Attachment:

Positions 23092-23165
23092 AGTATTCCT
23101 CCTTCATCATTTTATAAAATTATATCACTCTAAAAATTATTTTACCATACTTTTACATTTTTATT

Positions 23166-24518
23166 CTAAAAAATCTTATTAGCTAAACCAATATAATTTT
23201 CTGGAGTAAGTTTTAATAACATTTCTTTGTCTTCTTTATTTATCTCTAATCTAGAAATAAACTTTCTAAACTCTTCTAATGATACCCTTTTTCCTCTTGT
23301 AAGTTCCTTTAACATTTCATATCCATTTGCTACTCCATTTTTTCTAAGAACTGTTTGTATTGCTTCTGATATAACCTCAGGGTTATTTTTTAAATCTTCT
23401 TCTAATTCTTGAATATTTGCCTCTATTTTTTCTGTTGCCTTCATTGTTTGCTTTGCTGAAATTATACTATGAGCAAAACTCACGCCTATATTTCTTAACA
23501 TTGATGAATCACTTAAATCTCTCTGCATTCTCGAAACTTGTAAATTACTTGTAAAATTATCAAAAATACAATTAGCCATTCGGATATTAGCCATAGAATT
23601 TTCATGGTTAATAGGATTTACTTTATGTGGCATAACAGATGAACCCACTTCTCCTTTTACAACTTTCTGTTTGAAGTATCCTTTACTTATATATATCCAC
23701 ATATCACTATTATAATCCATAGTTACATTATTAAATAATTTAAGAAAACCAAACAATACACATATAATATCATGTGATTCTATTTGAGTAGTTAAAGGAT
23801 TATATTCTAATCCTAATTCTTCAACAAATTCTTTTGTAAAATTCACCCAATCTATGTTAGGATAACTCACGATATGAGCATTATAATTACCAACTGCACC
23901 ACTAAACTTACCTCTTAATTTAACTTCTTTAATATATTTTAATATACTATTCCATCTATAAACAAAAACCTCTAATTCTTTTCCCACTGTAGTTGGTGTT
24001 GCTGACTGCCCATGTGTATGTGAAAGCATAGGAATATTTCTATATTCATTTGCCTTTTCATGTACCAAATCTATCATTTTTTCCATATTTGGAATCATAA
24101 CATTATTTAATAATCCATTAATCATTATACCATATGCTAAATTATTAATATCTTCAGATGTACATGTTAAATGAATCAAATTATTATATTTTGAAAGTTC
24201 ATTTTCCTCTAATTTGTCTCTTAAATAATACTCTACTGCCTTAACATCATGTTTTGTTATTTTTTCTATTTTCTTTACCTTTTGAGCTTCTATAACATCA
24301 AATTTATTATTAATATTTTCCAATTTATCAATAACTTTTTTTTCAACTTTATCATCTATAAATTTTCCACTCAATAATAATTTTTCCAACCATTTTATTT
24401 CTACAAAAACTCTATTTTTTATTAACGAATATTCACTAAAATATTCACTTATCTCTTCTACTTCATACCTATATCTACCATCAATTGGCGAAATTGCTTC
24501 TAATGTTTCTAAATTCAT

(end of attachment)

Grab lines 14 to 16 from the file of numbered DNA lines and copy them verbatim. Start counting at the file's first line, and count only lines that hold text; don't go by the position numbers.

24001 GCTGACTGCCCATGTGTATGTGAAAGCATAGGAATATTTCTATATTCATTTGCCTTTTCATGTACCAAATCTATCATTTTTTCCATATTTGGAATCATAA
24101 CATTATTTAATAATCCATTAATCATTATACCATATGCTAAATTATTAATATCTTCAGATGTACATGTTAAATGAATCAAATTATTATATTTTGAAAGTTC
24201 ATTTTCCTCTAATTTGTCTCTTAAATAATACTCTACTGCCTTAACATCATGTTTTGTTATTTTTTCTATTTTCTTTACCTTTTGAGCTTCTATAACATCA